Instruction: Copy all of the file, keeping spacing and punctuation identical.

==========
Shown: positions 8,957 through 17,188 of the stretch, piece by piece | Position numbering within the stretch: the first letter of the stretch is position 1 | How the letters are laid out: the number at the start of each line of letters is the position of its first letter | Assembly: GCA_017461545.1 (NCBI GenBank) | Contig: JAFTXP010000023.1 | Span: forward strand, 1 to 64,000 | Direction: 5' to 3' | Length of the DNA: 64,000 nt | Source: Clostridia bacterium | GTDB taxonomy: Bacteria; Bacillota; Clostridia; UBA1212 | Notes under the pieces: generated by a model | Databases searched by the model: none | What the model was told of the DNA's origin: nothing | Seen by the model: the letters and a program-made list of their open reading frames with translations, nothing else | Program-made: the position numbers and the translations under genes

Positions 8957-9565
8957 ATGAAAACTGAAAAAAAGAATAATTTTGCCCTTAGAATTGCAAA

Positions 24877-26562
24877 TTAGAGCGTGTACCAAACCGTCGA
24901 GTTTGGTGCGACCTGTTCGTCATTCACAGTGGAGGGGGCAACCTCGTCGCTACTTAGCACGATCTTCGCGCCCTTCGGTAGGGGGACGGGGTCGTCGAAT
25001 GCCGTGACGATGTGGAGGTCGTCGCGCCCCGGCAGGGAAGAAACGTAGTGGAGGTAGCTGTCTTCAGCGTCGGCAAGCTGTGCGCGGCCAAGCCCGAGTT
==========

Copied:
Shown: positions 8,957 through 17,188 of the stretch, piece by piece | Position numbering within the stretch: the first letter of the stretch is position 1 | How the letters are laid out: the number at the start of each line of letters is the position of its first letter | Assembly: GCA_017461545.1 (NCBI GenBank) | Contig: JAFTXP010000023.1 | Span: forward strand, 1 to 64,000 | Direction: 5' to 3' | Length of the DNA: 64,000 nt | Source: Clostridia bacterium | GTDB taxonomy: Bacteria; Bacillota; Clostridia; UBA1212 | Notes under the pieces: generated by a model | Databases searched by the model: none | What the model was told of the DNA's origin: nothing | Seen by the model: the letters and a program-made list of their open reading frames with translations, nothing else | Program-made: the position numbers and the translations under genes

Positions 8957-9565
8957 ATGAAAACTGAAAAAAAGAATAATTTTGCCCTTAGAATTGCAAA

Positions 24877-26562
24877 TTAGAGCGTGTACCAAACCGTCGA
24901 GTTTGGTGCGACCTGTTCGTCATTCACAGTGGAGGGGGCAACCTCGTCGCTACTTAGCACGATCTTCGCGCCCTTCGGTAGGGGGACGGGGTCGTCGAAT
25001 GCCGTGACGATGTGGAGGTCGTCGCGCCCCGGCAGGGAAGAAACGTAGTGGAGGTAGCTGTCTTCAGCGTCGGCAAGCTGTGCGCGGCCAAGCCCGAGTT